Connections: International. Cultural. Personal. The International German Genealogy Partnership (IGGP), formerly the German-American Genealogical Partnership, is proud to announce its inaugural conference to be held in Minneapolis, MN. The Germanic Genealogy Society (GGS) is the local host.
When: July 28-30, 2017 Where: Minneapolis Marriott Northwest Registration is closed for the 2017 IGGC Conference. If you have registered and need to make a change, please email: conference@IGGPartner.org
As an added bonus, from the website we find that Fritz Juengling PH.D.,AG has prepared a document to describe how to use the new online version of Meyers Orts- und Verkehrs-lexikon des deutschen Reichs. Meyersgaz description
I’m quite certain the IGGC instructors will share new research strategies with this Ol’ Myrt. In addition to my 1848ers from Saxony, I’m now working on my brother-in-law’s Bohemian WAGNER family who came directly to New Ulm, Minnesota in 1881. And you can bet I’ll be applying my new-found knowledge as we travel to New Ulm on our way home.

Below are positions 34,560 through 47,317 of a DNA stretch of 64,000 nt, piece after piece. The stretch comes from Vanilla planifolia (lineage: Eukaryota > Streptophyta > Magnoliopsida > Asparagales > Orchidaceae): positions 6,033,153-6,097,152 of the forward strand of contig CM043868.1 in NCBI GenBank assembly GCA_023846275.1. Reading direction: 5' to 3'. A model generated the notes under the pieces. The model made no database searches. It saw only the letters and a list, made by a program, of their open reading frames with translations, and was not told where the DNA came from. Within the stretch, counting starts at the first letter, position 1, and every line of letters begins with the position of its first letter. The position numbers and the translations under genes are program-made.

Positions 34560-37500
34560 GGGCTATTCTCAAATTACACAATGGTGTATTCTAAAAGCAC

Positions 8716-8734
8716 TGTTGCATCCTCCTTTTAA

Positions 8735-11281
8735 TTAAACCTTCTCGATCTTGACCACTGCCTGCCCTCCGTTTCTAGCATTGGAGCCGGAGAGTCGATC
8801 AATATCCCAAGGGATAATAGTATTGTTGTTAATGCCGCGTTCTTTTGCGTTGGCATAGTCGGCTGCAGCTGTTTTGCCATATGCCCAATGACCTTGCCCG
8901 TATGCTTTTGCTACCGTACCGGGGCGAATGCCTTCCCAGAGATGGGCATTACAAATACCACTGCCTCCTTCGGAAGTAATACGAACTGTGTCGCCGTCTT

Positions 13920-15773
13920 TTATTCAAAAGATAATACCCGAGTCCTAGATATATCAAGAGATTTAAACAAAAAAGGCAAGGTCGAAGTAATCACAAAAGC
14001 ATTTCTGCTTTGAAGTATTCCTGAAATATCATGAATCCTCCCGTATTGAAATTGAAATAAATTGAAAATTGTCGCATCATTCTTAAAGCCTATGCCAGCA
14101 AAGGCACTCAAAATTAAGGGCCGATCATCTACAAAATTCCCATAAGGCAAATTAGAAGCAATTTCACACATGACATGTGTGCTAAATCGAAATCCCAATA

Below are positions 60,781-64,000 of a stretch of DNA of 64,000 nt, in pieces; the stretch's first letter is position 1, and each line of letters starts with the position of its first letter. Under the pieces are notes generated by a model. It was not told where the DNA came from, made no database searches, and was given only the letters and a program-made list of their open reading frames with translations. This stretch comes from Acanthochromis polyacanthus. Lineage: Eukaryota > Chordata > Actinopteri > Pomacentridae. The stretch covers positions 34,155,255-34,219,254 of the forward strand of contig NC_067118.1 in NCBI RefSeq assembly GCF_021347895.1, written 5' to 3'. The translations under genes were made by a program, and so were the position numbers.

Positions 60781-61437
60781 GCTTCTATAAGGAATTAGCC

I look forward to attending a class session nearly every hour. There are no ambassadors or official bloggers to my knowledge, but I hope to see many of the usual suspects in attendance. It’s a concept – attend a conference and actually go to classes to learn. As we speak, our favorite German Genealogy Girl, Ursula Krause, has left for the Berlin airport, soon to be on her way. I look forward to meeting her and hosting a brunch in her honor when she travels to Salt Lake following the conference. Here are the two GermanGen Study Group sessions with Ursula from mDearMYRTLE’s YouTube Channel.
Happy family tree climbing!
Your friend in genealogy.